A longtime investor is urging Fiat Chrysler Automobiles (FCA) to sell some of its European brands to focus on the U.S. brands that generate most of its profits. In addition, the investor also wants the auto conglomerate to consider merging with General motors or possibly Ford.
The open letter to FCA's board came from ADW Capital Management, where founder Adam Wyden notes that 95% of FCA's profits are generated in North America, primarily from Jeep and the Ram truck division. It recommends the automaker to look into spinning off the Maserati and Alfa Romeo brands to better concentrate on its American businesses. Merging with Ford, or especially GM, meanwhile, would allow for billions in savings through factors such as shared platform development, better leveraging of operating expenses, and optimized manufacturing investments, Wyden argues.
The suggestions are meant to raise FCA's share price, which Wyden describes as undervalued compared to its Detroit rivals.
Though stock prices dropped since July, when Mike Manley replaced the deceased Sergio Marchionne as CEO, Bloomberg notes that FCA shares have done well over the longer term – more than tripling since 2014. In addition, company profits have more than doubled in the last five years.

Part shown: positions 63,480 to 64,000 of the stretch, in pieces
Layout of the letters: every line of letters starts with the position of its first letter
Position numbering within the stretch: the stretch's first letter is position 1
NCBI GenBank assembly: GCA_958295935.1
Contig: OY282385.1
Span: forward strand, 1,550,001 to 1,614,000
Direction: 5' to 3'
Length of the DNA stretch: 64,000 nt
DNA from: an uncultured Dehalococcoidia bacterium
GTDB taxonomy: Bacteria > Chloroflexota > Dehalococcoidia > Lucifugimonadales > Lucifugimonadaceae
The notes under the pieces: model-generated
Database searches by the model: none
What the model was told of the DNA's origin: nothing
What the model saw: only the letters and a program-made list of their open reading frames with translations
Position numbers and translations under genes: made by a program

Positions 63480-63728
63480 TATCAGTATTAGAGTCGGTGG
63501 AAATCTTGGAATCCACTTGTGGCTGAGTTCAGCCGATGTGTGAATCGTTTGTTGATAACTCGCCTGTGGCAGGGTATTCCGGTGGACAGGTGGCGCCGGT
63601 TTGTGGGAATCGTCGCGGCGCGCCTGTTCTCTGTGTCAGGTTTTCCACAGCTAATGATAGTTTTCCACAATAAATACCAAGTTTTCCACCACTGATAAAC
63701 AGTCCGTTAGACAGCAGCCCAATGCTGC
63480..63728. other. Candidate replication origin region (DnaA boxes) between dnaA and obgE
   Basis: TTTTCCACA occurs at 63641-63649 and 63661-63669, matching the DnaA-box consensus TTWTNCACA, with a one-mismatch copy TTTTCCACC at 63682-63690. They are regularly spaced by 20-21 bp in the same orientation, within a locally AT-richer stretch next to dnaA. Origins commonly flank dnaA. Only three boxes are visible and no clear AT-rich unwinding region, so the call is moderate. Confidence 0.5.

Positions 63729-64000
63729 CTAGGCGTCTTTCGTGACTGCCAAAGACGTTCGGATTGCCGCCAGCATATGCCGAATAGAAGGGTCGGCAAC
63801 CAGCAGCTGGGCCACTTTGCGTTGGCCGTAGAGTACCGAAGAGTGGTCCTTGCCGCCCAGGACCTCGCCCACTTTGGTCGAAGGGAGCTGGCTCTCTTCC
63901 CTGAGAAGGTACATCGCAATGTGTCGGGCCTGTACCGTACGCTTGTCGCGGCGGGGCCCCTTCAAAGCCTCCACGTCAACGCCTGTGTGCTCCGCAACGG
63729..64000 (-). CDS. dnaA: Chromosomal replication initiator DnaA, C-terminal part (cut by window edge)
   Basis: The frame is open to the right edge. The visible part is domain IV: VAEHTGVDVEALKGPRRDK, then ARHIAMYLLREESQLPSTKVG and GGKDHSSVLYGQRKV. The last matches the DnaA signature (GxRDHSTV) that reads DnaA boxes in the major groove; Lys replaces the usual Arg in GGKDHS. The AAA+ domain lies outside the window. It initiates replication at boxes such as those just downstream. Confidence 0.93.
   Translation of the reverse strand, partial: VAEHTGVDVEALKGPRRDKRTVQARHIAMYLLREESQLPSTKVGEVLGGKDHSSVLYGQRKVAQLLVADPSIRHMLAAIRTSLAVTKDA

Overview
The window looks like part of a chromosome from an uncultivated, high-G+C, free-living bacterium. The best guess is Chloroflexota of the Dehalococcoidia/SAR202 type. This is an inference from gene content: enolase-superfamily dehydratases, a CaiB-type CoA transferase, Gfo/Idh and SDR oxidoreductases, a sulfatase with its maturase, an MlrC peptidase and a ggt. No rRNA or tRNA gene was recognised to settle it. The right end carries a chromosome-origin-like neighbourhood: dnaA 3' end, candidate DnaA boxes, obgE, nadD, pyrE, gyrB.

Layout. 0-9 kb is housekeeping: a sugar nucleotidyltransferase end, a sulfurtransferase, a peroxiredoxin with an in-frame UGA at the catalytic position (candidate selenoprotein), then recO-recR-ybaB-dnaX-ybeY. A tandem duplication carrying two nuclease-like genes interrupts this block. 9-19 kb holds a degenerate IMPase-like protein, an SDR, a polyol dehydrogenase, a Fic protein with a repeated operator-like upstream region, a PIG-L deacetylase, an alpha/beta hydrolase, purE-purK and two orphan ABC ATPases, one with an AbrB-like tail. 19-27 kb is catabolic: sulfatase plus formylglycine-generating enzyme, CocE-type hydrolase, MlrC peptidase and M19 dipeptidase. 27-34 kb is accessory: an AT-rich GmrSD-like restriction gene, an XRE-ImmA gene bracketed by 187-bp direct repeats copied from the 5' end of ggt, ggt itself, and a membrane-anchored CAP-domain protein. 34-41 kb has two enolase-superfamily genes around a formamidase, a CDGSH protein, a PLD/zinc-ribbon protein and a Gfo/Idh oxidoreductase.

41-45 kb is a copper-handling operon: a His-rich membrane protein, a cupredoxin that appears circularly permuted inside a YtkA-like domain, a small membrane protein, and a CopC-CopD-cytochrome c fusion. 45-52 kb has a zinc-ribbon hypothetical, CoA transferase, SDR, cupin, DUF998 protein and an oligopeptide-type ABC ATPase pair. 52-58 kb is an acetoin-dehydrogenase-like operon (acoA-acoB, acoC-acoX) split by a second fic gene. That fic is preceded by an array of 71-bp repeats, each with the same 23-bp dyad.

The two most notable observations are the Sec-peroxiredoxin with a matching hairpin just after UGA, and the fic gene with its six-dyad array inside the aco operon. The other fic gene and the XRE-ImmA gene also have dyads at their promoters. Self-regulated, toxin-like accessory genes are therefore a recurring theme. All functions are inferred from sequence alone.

A spokesman for FCA declined to discuss the letter, but pointed to comments Manley made in a conference call to analysts on Oct. 30, when the new CEO said the company's five-year business plan calls for it to remain independent and that the recent multi-billion dollar sale of component maker Magneti Marelli put it in a strong position. FCA is controlled by the Agnelli family, which has more than 50 percent of voting rights in the Italian-American conglomerate through a holding company.
ADW is not one of FCA's 100 largest shareholders, Bloomberg notes, but it has held the automaker's stock since 2014 and the equity represents the greatest single holding in its $150-million portfolio. Last month, ADW urged another of its holdings, software provider PAR Technology, to pursue a sale.